I also think that Boston College’s Alex Newhook and Massachusetts forward John Leonard both deserve a look. Hobey likes goal scoring, which might make winning difficult for the nation’s leading scorer, Jack Dugan of Providence, but he should be a finalist.

Who else am I missing, Paula?

Paula: I agree with all you’ve listed and will add McKay’s teammate, Marc Michaelis, who four for years has been more than just a key player for the Mavericks. Michaelis has been a big part of building a program that is ready to enter that fraternity of programs that maintains excellence year after year. He’s also improved in every year he’s played.

I’d make an argument for Arizona State’s Johnny Walker, a player with killer offensive instincts and wicked skills who’s helped the Sun Devils become competitive nationally without the benefit of playing in a conference.

Another defenseman I think may be included is Boston University’s David Farrance. He leads the nation in assists among defensemen and is among the top 10 players in the country for points per game, assists, and power-play goals.

Jimmy, USCHO poll voters received word today that there will be one more poll to be released next week. Does the way the season ended change how you approach this poll?

I’m really trying to think about the purpose of this one last poll and how best to vote. I like the idea of a final poll, something – anything – that helps put a final stamp on something that ended in a way that we couldn’t have anticipated.

Do you think that voters may speculate on how the season would have progressed had it continued?

Jim: I do like the thought of one final ballot for USCHO poll voters. Hopefully most will take it seriously and give some thought to the teams they believe would have advanced to the NCAA and Frozen Four and, when the chips were down, which teams would advance. I know my number one – North Dakota – won’t likely change, but I have some ideas of other teams that might move in my opinion.

And, as you say, it may get some closure.

The one thing that may not get closure, at least not yet, is whether seniors on this year’s team will have a chance at another bite at the apple. A few media different sources have noted that the NCAA is still deciding whether or not to give an additional year of eligibility to this year’s seniors.

Personally, I don’t think it will happen. And if it does, it doesn’t feel functionally viable as it could create difficult situations for incoming freshmen needing to delay, scholarship limitations, etc. Leave it to me to say the controversial topic for the end, but I’ll let you wrap this season with your opinion.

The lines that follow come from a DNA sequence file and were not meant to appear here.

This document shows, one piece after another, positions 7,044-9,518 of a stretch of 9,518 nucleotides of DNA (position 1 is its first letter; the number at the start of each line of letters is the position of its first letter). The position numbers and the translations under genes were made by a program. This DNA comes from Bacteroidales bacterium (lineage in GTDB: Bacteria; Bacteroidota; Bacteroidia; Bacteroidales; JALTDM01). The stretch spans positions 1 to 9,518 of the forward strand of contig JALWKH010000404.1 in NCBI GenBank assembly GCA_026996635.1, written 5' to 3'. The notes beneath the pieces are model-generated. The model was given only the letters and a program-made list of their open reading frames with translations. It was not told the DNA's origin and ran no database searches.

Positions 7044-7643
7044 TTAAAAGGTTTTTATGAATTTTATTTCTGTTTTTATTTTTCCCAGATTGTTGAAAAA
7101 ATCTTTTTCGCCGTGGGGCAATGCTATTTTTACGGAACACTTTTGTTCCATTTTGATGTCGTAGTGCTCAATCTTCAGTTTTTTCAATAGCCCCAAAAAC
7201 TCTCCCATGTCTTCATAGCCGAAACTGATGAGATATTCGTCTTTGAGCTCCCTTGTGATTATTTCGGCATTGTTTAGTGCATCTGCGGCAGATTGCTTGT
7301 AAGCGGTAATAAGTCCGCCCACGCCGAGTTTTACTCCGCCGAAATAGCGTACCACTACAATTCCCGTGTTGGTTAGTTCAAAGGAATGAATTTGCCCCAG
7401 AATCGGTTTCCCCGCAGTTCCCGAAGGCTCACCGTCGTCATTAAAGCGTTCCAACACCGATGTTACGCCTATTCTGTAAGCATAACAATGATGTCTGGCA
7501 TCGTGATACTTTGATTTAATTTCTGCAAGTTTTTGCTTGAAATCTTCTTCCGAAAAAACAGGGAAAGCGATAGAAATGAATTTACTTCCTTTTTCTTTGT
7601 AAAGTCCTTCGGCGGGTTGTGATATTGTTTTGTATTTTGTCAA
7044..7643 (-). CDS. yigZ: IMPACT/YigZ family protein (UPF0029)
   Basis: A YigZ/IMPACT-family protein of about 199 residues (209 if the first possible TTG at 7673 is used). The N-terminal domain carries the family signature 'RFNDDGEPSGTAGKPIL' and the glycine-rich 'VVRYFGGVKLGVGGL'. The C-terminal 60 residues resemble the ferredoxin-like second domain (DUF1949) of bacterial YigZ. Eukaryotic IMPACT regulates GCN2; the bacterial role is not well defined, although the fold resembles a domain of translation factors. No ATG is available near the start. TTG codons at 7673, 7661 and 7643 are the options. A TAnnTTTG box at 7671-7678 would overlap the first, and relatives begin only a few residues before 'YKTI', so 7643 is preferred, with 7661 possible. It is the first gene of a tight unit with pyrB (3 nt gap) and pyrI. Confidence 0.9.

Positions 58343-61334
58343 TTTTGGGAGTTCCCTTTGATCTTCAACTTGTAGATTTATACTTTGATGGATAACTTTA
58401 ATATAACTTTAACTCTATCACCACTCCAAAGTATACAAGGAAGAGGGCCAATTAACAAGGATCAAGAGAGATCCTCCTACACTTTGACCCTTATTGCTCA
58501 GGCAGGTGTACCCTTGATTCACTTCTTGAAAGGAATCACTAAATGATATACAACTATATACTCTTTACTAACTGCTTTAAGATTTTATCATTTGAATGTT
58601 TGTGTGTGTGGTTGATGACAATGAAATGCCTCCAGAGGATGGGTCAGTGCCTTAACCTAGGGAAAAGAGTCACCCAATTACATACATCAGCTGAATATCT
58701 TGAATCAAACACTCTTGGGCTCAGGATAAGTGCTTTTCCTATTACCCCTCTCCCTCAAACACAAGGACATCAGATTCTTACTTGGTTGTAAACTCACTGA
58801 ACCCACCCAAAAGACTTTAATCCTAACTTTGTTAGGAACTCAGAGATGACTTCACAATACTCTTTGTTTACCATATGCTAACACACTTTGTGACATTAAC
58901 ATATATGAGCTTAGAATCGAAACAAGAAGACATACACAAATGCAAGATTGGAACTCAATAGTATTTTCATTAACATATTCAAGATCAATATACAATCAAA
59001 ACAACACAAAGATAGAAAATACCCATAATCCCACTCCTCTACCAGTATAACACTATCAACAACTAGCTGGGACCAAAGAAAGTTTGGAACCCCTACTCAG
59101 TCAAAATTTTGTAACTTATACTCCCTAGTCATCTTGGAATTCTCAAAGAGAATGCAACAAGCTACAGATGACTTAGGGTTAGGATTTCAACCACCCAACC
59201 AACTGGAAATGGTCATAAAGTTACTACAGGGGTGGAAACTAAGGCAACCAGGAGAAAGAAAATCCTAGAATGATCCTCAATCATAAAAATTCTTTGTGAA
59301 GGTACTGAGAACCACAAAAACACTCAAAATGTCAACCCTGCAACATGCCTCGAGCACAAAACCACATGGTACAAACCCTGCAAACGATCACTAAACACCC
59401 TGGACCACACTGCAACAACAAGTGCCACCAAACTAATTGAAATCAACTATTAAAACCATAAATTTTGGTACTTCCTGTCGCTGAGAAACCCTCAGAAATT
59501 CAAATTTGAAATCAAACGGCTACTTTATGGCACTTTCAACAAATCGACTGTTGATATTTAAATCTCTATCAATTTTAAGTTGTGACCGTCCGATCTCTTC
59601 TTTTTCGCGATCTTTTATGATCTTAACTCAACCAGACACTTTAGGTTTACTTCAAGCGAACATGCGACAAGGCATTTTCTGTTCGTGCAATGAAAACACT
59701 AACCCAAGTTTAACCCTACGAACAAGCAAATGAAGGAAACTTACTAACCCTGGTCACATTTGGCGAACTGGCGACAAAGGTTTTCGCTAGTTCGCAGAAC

Paula: I don’t think that topic as it pertains to hockey is controversial unless the NCAA unwisely chooses to make it so.

Many teams had been eliminated already from their conference playoffs and were done for the year before the NCAA halted the season. Their seniors had already finished their collegiate careers. Granting eligibility only to those seniors whose seasons were to continue would create controversy.

As you said, there are real implications for incoming freshmen and for scholarships, but there are also issues about whether players would want to come back for another year. I think the NCAA will have a harder time with this as it pertains to basketball, and I’m eager to see how they consider the issue on the whole.

The season didn’t just end abruptly for the players. Coaches and staff with all teams are now left with the task of trying to put into perspective one of the longest seasons of any collegiate sport. I can’t imagine their disappointment and frustration. I know their concern for their players, but many coaches and staff are still coming to terms with it, I’m sure, and thinking about how to handle recruiting and other matters.

Everyone’s in limbo. And we don’t know how an extended outbreak will affect next season.

Closer to home, you and I and all of the USCHO staff – and our extended college hockey family – are coming to terms with our abruptly canceled family reunion, the Frozen Four. It’s an event unique in all of D-I sports, with a group of people that encompasses media, sports information, coaches, former players, fans – so many people that come together annually to celebrate the sport we love and to reconnect.

I’ll miss getting to send off Joe Bertagna in person. I’m sad that I won’t get to see Rick Comley honored this year as the Hobey Baker Legend of College Hockey recipient. I’m especially sad that I won’t get to lift a glass with my USCHO family and our tight group of friends. I was so looking forward, too, to the return of the Frozen Four to Detroit.

We’ll have to make up for as much of that as we can next year.

In the meantime, here’s hoping for the best for everyone as we anticipate a return to hockey next season. And from all of us at USCHO, a sincere thanks to all our readers and podcast listeners and everyone who reaches out to us.

Be well, Jimmy.

Be well, everyone.